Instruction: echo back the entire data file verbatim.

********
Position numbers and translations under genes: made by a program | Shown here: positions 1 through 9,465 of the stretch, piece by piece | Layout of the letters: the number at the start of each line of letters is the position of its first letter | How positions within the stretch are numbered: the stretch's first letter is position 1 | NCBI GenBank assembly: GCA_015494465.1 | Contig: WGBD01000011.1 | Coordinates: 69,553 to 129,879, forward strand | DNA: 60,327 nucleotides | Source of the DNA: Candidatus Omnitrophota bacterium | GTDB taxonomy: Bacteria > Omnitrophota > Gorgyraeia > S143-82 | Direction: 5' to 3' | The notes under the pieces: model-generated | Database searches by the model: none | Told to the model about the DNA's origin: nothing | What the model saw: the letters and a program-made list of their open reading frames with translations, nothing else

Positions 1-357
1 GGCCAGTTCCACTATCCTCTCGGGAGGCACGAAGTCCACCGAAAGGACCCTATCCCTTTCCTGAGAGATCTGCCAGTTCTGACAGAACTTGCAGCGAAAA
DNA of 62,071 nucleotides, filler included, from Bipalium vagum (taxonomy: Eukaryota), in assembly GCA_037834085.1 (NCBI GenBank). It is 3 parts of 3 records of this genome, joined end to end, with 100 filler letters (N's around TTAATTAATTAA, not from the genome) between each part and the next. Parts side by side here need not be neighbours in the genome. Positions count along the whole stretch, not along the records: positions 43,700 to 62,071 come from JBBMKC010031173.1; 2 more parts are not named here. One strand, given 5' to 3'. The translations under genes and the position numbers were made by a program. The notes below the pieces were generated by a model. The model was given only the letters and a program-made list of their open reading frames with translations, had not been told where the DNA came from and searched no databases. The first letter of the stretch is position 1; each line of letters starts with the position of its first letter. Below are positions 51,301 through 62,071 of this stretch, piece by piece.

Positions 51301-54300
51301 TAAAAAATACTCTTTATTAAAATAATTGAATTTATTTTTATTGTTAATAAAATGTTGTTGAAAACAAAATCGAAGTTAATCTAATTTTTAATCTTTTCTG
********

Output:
Position numbers and translations under genes: made by a program | Shown here: positions 1 through 9,465 of the stretch, piece by piece | Layout of the letters: the number at the start of each line of letters is the position of its first letter | How positions within the stretch are numbered: the stretch's first letter is position 1 | NCBI GenBank assembly: GCA_015494465.1 | Contig: WGBD01000011.1 | Coordinates: 69,553 to 129,879, forward strand | DNA: 60,327 nucleotides | Source of the DNA: Candidatus Omnitrophota bacterium | GTDB taxonomy: Bacteria > Omnitrophota > Gorgyraeia > S143-82 | Direction: 5' to 3' | The notes under the pieces: model-generated | Database searches by the model: none | Told to the model about the DNA's origin: nothing | What the model saw: the letters and a program-made list of their open reading frames with translations, nothing else

Positions 1-357
1 GGCCAGTTCCACTATCCTCTCGGGAGGCACGAAGTCCACCGAAAGGACCCTATCCCTTTCCTGAGAGATCTGCCAGTTCTGACAGAACTTGCAGCGAAAA
DNA of 62,071 nucleotides, filler included, from Bipalium vagum (taxonomy: Eukaryota), in assembly GCA_037834085.1 (NCBI GenBank). It is 3 parts of 3 records of this genome, joined end to end, with 100 filler letters (N's around TTAATTAATTAA, not from the genome) between each part and the next. Parts side by side here need not be neighbours in the genome. Positions count along the whole stretch, not along the records: positions 43,700 to 62,071 come from JBBMKC010031173.1; 2 more parts are not named here. One strand, given 5' to 3'. The translations under genes and the position numbers were made by a program. The notes below the pieces were generated by a model. The model was given only the letters and a program-made list of their open reading frames with translations, had not been told where the DNA came from and searched no databases. The first letter of the stretch is position 1; each line of letters starts with the position of its first letter. Below are positions 51,301 through 62,071 of this stretch, piece by piece.

Positions 51301-54300
51301 TAAAAAATACTCTTTATTAAAATAATTGAATTTATTTTTATTGTTAATAAAATGTTGTTGAAAACAAAATCGAAGTTAATCTAATTTTTAATCTTTTCTG